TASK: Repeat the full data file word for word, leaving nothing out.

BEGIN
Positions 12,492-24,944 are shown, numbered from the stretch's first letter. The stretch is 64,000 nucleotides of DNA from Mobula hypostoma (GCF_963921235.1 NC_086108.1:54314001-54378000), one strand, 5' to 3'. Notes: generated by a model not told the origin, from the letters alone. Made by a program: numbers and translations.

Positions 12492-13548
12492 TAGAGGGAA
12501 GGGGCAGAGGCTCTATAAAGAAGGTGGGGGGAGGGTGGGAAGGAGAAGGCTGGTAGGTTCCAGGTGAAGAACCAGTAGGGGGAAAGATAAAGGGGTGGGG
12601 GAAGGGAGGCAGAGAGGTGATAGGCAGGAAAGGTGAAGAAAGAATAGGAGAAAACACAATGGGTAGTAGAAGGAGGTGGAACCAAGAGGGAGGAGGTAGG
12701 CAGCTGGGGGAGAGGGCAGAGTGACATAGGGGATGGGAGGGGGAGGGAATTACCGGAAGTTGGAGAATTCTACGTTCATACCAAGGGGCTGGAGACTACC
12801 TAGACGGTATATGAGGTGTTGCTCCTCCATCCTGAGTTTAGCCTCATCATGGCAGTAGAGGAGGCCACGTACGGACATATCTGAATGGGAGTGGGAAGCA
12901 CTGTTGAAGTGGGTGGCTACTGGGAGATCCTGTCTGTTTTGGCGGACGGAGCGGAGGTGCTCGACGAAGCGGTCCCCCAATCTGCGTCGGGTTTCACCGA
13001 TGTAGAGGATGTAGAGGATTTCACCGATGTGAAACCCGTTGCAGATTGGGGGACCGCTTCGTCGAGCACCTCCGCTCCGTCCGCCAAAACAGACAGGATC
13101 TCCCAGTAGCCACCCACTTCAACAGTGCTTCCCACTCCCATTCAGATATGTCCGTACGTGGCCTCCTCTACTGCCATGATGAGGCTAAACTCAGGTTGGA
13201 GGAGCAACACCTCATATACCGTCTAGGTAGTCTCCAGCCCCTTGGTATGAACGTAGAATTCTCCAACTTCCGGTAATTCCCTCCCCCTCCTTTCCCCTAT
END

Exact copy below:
Positions 12,492-24,944 are shown, numbered from the stretch's first letter. The stretch is 64,000 nucleotides of DNA from Mobula hypostoma (GCF_963921235.1 NC_086108.1:54314001-54378000), one strand, 5' to 3'. Notes: generated by a model not told the origin, from the letters alone. Made by a program: numbers and translations.

Positions 12492-13548
12492 TAGAGGGAA
12501 GGGGCAGAGGCTCTATAAAGAAGGTGGGGGGAGGGTGGGAAGGAGAAGGCTGGTAGGTTCCAGGTGAAGAACCAGTAGGGGGAAAGATAAAGGGGTGGGG
12601 GAAGGGAGGCAGAGAGGTGATAGGCAGGAAAGGTGAAGAAAGAATAGGAGAAAACACAATGGGTAGTAGAAGGAGGTGGAACCAAGAGGGAGGAGGTAGG
12701 CAGCTGGGGGAGAGGGCAGAGTGACATAGGGGATGGGAGGGGGAGGGAATTACCGGAAGTTGGAGAATTCTACGTTCATACCAAGGGGCTGGAGACTACC
12801 TAGACGGTATATGAGGTGTTGCTCCTCCATCCTGAGTTTAGCCTCATCATGGCAGTAGAGGAGGCCACGTACGGACATATCTGAATGGGAGTGGGAAGCA
12901 CTGTTGAAGTGGGTGGCTACTGGGAGATCCTGTCTGTTTTGGCGGACGGAGCGGAGGTGCTCGACGAAGCGGTCCCCCAATCTGCGTCGGGTTTCACCGA
13001 TGTAGAGGATGTAGAGGATTTCACCGATGTGAAACCCGTTGCAGATTGGGGGACCGCTTCGTCGAGCACCTCCGCTCCGTCCGCCAAAACAGACAGGATC
13101 TCCCAGTAGCCACCCACTTCAACAGTGCTTCCCACTCCCATTCAGATATGTCCGTACGTGGCCTCCTCTACTGCCATGATGAGGCTAAACTCAGGTTGGA
13201 GGAGCAACACCTCATATACCGTCTAGGTAGTCTCCAGCCCCTTGGTATGAACGTAGAATTCTCCAACTTCCGGTAATTCCCTCCCCCTCCTTTCCCCTAT